Yugoslav Military Grows Restive Over Embargo on Bosnian Serbs

SERBIA'S President Slobodan Milosevic is gaining ground in getting the international community to ease sanctions on his country, but he may be facing difficulty at home from those critical of his blockade of the Bosnian Serbs.

Most of the criticism is coming from the Yugoslav Army. Serbian analysts say Mr. Milosevic is now trying to undermine Army officers critical of the blockade with hefty cuts in defense spending, while at the same time pumping money into his intensely loyal and rapidly expanding police force, whose funding outstripped the defense budget by more than 50 percent this year.

With a feckless opposition and a population propagandized by state-controlled television, only the Army can conceivably challenge Milosevic. Over the years, he has repeatedly purged dissenting generals - both die-hard Communists and extreme nationalists - and squeezed the defense budget to diminish the military's influence.

While most of the current Army power-brokers are said to support him, influential officers are known to be increasingly critical of his arms and fuel blockade of the Bosnian Serbs, imposed to pressure them into reconsidering the latest international peace plan.

Many officers fought alongside and commanded their kin across the Drina River. They now sympathize with them and could theoretically transfer their grievances into political action, according to Serbian political analysts.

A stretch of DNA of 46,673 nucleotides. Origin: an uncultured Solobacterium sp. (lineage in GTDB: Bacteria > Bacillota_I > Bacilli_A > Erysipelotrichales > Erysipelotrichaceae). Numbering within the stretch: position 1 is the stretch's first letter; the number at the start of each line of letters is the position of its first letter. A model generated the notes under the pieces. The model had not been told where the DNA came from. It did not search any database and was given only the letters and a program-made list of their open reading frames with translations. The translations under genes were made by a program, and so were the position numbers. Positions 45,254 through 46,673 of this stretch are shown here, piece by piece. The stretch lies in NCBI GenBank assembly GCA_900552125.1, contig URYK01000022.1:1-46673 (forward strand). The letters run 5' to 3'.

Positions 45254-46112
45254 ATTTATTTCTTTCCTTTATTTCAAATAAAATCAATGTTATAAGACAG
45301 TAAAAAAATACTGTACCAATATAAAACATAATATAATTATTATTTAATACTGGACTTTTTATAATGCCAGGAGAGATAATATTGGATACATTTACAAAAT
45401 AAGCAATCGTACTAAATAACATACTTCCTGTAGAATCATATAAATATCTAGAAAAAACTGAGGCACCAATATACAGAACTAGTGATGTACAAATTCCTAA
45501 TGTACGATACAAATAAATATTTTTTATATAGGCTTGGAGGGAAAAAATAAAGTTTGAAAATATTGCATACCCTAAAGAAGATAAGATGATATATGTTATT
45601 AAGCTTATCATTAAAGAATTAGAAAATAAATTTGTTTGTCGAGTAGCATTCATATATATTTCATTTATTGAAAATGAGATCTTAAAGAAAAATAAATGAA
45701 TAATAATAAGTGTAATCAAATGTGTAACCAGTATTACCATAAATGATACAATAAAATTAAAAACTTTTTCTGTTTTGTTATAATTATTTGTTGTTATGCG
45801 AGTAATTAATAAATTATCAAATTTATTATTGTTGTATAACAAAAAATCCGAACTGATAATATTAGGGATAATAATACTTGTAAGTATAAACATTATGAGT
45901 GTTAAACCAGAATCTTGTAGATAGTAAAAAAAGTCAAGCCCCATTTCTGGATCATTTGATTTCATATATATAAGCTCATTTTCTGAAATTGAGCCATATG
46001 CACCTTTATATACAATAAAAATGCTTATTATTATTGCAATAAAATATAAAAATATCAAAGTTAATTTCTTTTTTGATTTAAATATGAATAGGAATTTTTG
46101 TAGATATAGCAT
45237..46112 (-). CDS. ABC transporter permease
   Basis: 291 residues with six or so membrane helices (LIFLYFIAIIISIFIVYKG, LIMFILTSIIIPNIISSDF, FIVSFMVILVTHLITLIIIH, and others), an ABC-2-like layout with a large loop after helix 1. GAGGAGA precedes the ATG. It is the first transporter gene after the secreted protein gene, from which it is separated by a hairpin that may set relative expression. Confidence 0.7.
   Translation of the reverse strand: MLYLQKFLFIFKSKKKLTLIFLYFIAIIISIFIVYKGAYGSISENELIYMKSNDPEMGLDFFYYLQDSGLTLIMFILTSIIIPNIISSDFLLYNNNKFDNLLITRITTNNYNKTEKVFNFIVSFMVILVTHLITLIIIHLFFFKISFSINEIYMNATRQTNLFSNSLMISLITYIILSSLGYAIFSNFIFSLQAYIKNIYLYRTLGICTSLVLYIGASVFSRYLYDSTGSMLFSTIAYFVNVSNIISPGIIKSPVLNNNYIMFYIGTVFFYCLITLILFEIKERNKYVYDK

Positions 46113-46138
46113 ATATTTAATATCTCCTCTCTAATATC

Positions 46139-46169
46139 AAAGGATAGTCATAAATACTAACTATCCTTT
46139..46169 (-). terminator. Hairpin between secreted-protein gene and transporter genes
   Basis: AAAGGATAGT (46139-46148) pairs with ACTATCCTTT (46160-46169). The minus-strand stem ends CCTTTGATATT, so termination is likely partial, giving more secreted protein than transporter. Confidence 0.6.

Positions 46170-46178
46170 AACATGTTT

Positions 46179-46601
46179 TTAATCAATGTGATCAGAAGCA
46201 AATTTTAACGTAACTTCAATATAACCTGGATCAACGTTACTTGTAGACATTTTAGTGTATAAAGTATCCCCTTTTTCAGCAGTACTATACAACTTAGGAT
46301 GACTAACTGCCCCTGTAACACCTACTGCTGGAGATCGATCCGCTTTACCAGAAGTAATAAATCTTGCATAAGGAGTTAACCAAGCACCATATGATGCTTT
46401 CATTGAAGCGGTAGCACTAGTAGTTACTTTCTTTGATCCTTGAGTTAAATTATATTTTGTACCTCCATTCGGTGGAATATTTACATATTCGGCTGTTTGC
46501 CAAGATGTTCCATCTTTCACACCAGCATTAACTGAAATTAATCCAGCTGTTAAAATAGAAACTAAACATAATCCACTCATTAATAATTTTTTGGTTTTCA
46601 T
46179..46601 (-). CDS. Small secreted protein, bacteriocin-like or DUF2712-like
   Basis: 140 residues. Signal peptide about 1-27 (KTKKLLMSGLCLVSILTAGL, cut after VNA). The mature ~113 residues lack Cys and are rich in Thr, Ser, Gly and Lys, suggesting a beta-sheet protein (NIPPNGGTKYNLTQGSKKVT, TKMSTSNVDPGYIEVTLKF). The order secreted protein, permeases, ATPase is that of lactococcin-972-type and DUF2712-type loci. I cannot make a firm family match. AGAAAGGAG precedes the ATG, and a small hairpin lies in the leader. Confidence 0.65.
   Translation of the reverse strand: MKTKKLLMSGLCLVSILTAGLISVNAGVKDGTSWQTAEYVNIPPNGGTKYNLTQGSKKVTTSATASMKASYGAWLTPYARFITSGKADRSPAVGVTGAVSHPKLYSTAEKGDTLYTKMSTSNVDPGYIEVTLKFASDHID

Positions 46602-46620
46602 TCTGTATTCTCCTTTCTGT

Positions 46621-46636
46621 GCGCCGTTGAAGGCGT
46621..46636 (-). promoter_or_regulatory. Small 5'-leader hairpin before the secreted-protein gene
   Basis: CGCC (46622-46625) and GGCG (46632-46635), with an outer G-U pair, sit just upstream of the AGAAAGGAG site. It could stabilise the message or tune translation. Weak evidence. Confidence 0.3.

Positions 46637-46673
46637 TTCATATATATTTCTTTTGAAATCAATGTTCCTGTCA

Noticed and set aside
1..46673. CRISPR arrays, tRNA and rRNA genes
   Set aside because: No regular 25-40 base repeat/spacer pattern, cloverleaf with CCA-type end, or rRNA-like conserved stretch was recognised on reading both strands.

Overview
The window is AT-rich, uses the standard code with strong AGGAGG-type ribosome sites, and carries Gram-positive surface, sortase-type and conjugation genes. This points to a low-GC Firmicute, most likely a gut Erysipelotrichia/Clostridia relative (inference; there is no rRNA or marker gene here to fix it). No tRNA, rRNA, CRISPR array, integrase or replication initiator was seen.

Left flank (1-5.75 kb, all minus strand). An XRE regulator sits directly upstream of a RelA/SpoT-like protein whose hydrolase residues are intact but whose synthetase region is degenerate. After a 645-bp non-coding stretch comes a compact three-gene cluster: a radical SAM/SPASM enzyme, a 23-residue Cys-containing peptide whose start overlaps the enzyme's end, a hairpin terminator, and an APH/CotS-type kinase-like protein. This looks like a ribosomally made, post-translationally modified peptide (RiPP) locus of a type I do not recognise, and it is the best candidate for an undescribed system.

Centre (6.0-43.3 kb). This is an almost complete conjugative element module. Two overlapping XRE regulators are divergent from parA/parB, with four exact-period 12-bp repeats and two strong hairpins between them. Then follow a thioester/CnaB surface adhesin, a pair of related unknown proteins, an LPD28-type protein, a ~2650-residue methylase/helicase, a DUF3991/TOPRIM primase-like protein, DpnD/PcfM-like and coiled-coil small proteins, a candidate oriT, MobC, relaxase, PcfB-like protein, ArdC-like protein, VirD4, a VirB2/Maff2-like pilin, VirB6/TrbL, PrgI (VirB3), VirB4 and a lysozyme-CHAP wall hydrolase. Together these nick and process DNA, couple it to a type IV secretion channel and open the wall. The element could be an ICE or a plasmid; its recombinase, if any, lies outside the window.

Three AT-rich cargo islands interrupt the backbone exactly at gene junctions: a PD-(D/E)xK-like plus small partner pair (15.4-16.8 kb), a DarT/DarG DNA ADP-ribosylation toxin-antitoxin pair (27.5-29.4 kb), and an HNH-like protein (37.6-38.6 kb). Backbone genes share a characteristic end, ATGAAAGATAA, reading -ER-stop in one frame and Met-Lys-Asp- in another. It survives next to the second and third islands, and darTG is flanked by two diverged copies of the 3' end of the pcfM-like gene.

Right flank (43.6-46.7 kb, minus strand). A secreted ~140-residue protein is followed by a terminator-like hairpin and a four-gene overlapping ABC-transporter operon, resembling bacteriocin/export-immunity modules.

``The officers have yet to publicly express opposition to the blockade, but Milosevic knows they're unhappy about it,'' says a Serbian political analyst with close ties to the ruling Socialist Party of Serbia.

By bleeding the Army of funds, the analyst says, Milosevic is aiming to enfeeble and demoralize dissident officers in the hope of neutralizing them politically. The simultaneous expansion of the police force is viewed as a means of guarding against military insubordination.

In the past few years, the police have taken on the appearance of a paramilitary organization, well equipped and highly motivated. This year, Milosevic established a police academy for training top policemen, which is similar to the system previously used for the Yugoslav Army. The force has effectively become his private army to strengthen his iron grip on the country.

Milosevic's defense cuts have severely weakened the military's effectiveness and morale. In an unprecedented plea for funds, a recent issue of the official Yugoslav Army weekly Vojska claimed the defense forces were in the grip of a financial crisis, barely able to pay servicemen's salaries last month.

The article said that the Army was being weakened by a brain drain of underpaid officers and a glut of outdated, poorly maintained weaponry. ``In Europe, only Albania is lower than us in terms of military spending.''

Miroslav Lazanski, military-defense commentator for state-controlled newspapers, says, ``The military for the first time in third Yugoslavia [the federation of Serbia and Montenegro] has openly warned the state leadership that the financing of the Army has reached a critical point.''

The funding crisis has resulted in acute shortages of spare parts, falling professional standards, and plummeting morale - with hundreds of top technicians and pilots leaving the forces because of deteriorating conditions, Mr. Lazanski adds.

Transport and combat helicopter crews are flying for Norwegian and Danish North Sea oil-exploration companies. Top MIG pilots have been employed by wealthy Texas ranchers.

The Army is so broke that it can barely afford the few armored vehicles produced at Krusevac, one of the country's main munitions plants. The Air Force, meanwhile, is flying outdated MIG-21s and helicopters that should have been scrapped years ago.

The military's warning, Lazanski says, should not be viewed as a threat, but a reflection of seething dissatisfaction with its status and treatment, particularly among the officer class.

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